Binding to anonymous types in an Xbap or Silverlight application


It’s easy to use Linq queries to create objects, and to use {Binding}s to bind properties of those objects into your view.  If you’re doing this for an application that will run as an Xbap (“WPF Browser Application”) or as a Silverlight app, just note that you need to generate nominal types rather than anonymous types.


For example, say you have a bound ListBox like:


<ListBox Name=”ListBox1″>


    <ListBox.ItemTemplate>


        <DataTemplate>


            <TextBlock Text=”{Binding First}” />


        </DataTemplate>


    </ListBox.ItemTemplate>


</ListBox>



… where the ListBox ItemsSource is established with the following code at initialization-time:


public partial class Window1 : Window


{


    private Collection<Person> _collection = new Collection<Person>()


    {


        new Person() { FirstName = “John”, LastName = “Doe” },


        new Person() { FirstName = “Jane”, LastName = “Doe” },


        new Person() { FirstName = “Fred”, LastName = “Flinstone” }


    };


 


    public Window1()


    {


        InitializeComponent();


 


        ListBox1.ItemsSource = from person in _collection


                               where person.LastName == “Doe”


                               select new { First = person.FirstName, Last = person.LastName };


 


    }


 


}



This won’t show anything in the ListBox.  (You might see debug output like “
System.Windows.Data Error: 12 : Cannot get ‘First’ value (type ‘String’) from ” (type ‘<>f__AnonymousType0`2’)”).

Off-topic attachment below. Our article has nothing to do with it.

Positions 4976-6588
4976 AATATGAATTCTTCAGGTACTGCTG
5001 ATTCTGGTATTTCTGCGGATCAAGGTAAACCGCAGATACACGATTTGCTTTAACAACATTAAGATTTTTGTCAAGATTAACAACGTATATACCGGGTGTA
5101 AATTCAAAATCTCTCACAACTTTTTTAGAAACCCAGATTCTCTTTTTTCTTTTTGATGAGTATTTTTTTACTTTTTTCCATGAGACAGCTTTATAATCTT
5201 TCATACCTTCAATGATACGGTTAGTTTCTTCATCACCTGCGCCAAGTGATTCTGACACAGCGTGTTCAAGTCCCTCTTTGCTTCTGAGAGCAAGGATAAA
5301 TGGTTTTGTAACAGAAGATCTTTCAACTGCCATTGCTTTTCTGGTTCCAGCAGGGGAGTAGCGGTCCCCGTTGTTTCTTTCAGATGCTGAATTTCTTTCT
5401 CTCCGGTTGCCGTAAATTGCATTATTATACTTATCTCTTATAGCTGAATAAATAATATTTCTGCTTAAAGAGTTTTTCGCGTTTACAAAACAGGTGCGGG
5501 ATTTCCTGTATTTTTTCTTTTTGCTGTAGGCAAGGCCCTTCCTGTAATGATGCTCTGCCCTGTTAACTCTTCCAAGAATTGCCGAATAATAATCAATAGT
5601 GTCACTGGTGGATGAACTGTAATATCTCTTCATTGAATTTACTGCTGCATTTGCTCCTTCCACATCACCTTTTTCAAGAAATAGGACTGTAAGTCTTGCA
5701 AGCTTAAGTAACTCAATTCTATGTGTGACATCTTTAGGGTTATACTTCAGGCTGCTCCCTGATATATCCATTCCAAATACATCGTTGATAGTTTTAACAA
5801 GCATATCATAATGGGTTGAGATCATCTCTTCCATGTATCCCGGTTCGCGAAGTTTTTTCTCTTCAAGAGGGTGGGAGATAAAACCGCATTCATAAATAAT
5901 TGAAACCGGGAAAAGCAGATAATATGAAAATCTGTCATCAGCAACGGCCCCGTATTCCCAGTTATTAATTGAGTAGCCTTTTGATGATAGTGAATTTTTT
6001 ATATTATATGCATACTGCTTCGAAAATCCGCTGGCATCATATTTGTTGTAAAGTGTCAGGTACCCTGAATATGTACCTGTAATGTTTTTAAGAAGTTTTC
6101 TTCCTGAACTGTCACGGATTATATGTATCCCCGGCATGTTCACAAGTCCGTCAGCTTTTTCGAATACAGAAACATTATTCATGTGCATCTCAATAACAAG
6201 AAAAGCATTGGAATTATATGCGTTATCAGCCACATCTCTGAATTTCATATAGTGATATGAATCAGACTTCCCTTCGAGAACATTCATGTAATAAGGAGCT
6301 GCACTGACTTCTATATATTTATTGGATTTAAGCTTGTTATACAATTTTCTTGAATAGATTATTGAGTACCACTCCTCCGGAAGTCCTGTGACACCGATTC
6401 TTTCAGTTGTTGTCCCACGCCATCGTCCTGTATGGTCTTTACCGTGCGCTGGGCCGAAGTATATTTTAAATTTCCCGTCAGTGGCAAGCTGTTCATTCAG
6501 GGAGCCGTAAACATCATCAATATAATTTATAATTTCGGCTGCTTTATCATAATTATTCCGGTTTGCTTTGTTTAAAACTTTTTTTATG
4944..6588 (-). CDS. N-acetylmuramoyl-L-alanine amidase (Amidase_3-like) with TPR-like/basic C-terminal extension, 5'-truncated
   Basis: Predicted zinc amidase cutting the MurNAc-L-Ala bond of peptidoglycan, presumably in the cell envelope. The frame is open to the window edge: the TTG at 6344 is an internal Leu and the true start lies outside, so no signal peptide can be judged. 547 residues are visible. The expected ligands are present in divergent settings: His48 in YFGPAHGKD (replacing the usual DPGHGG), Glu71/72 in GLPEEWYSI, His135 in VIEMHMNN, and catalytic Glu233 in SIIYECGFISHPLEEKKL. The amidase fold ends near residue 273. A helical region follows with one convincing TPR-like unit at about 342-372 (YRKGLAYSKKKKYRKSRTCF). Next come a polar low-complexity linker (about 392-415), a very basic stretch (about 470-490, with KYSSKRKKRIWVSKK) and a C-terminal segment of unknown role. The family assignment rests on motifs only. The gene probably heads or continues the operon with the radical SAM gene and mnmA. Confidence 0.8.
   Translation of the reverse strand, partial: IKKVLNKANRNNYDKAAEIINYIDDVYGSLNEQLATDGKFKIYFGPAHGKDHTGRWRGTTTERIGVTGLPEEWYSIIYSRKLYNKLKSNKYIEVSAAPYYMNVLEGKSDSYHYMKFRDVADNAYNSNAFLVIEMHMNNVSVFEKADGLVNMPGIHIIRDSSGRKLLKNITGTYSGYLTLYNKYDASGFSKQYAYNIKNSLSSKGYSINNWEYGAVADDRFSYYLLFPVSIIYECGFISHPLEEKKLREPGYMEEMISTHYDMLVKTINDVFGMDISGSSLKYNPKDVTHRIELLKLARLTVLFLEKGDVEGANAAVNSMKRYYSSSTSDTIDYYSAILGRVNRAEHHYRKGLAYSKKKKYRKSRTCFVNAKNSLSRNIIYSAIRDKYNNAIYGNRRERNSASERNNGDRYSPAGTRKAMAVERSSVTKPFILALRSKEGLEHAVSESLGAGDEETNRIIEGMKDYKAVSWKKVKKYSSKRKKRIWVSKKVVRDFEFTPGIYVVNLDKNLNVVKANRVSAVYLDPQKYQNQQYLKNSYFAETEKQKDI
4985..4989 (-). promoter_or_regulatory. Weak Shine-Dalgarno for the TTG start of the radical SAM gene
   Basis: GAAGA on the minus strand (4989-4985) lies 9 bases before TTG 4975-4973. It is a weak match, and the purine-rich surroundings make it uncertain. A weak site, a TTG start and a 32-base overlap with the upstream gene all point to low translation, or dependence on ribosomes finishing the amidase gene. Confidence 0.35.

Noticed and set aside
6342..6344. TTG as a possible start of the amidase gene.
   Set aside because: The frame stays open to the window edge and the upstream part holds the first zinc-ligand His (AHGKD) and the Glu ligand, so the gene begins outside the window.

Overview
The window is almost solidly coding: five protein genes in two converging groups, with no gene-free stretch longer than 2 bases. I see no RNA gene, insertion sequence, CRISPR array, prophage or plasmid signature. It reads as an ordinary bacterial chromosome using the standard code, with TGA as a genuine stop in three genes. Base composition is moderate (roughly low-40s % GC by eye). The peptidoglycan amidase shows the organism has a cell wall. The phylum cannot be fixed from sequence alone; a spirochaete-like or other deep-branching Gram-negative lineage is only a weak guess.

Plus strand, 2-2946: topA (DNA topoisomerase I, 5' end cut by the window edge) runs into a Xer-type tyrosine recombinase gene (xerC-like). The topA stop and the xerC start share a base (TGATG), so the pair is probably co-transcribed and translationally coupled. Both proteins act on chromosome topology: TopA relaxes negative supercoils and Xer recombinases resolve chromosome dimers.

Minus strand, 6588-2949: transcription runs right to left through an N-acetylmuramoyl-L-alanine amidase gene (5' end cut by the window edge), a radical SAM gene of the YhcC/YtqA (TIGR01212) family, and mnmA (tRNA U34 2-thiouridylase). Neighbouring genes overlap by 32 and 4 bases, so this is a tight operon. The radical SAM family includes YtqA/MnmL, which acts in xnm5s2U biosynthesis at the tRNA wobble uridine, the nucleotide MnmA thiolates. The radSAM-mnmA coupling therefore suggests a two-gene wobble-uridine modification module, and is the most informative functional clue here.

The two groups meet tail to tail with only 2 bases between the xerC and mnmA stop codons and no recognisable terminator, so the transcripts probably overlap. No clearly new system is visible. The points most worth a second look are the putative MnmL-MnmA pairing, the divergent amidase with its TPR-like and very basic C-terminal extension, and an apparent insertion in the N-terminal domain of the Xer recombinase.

The issue here is that the select statement in the query (select new { First = person.FirstName, Last = person.LastName }) generates an internal (anonymous) type, and with an Xbap or Silverlight app you can’t bind to internal types.  The solution is to use a nominal type.  E.g., add this class definition:


public class SelectedPerson


{


    public string First { get; set; }


    public string Last { get; set; }


}



… and use it in the select:


ListBox1.ItemsSource = from person in _collection


                       where person.LastName == “Doe”


                       select new SelectedPerson { First = person.FirstName, Last = person.LastName };



… and your list box is populated with “John” and “Jane”.

Comments (5)

  1. My latest links about WPF (Apps, Controls, 3.5sp1 beta, HowTo, for LOB), Silverlight, XAML and URLs WPF

  2. todd.liu says:

    Good post ,

    I didn’t find the exception information in the debug outputs window. Could you like to tell me the reason . 🙂

  3. Sorry, I’m not sure why you’re not seeing the debug output.  If you run it under the debugger it should just show up.

  4. Graham says:

    In case anyone is interested in some interesting work arounds

    for the need for nominal types, see: grahammurray.wordpress.com/…/binding-to-anonymous-types-in-silverlight

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